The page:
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SkyMoms > Parenting Tips

Are We On The Road To Building Strong Family Identity?

There’s a long stretch of straight and narrow highway between Dumas, Texas and the New Mexico border. We’ve driven it at least ten times as a family on our way to and from annual summer vacations in Colorado.

Along the horizon, where the blue sky meets the green grass of farmlands, a single wind turbine sprouts out of the ground. It’s a stand out because, usually, wind turbines exist in pods.

Our kids eagerly look for the “lone windmill” every year on the second leg of our road trip. This year, they decided to name it Larry. The alliteration in their choice made their writer-mama proud!

It’s just one example of all the memories that exist for our family between Plano, Texas and Lake City, Colorado where we attend family camp each summer. To name others, there’s the hotel in Dumas where we eat pizza and swim after a long first leg of driving, the sign in Clayton where we stop for a family selfie, the Loves gas station near Alamosa that has some of the best unsweetened ice tea, and the discussion we always have about which roadside hill is Capulin Volcano (there are several, and our kids can’t ever remember).

These are simple things, but they conjure up a strong sense of something special in our car as we travel the same path year over year, recalling memories of the past and checking traditions off our list.

That something special is family identity. It’s an area in which we were encouraged to do a lot of work when we became parents. Because strong family identity will serve our kids well as they grow into the teen years when we can’t always hold their hands.

Why is it that memory-making and traditions are so powerful in shaping a family’s identity?

It turns out, there are psychological reasons for the impact they have, as confirmed by a friend of mine who is a school guidance counselor.

She explained that making memories and practicing family traditions help establish the importance of the family unit. This creates a strong sense of belonging for each member of the family and communicates to children that they are valued members of the family.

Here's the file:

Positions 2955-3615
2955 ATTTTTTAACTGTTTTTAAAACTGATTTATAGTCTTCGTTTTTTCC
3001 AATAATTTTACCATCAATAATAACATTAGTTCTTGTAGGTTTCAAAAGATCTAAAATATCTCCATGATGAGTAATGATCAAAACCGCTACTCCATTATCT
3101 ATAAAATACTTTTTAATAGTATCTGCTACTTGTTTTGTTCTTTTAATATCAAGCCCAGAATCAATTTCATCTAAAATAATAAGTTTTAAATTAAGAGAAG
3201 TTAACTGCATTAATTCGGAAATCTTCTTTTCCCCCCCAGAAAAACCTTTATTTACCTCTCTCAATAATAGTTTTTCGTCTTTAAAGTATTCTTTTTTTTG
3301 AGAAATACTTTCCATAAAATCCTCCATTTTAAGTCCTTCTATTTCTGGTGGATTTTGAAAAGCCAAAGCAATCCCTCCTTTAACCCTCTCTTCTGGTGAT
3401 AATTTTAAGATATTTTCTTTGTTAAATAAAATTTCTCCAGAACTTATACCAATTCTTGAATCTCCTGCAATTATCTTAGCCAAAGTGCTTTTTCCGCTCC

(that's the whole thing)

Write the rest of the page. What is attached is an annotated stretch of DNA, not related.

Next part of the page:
They also allow children important opportunities to observe members of the family living fully into their roles within the family. Because, let’s face it. We live in such a busy culture that, often, our children do not see their parents working as a team, but rather passing like ships in the night.

Memory making and family traditions also provide opportunities to reinforce family values and to pass down important nuggets of heritage. As a result, “Team Smith” takes on rich meaning. This serves families well as children enter the teen years, and their peers become more influential.

But what I love most is that memory making and family traditions reinforce “home base,” no matter where we are. This helps children understand that “home” isn’t so much about where we live but about with whom we’re doing life. What a wonderful way to teach into the idea that life is about relationships rather than stuff!

Every family is different. So making memories and establishing family traditions will look different for every family. It’s not so much about how we slice the pie, but rather about whether we’re willing to pull up to the table.

Your family may not have the freedom or desire to take two-week-long road trips in the summer. But there are things that make you tick in ways that communicate the importance of family and define your family’s values and heritage. Lean into those things and help your family find its own Larry the Lone Windmill along the way!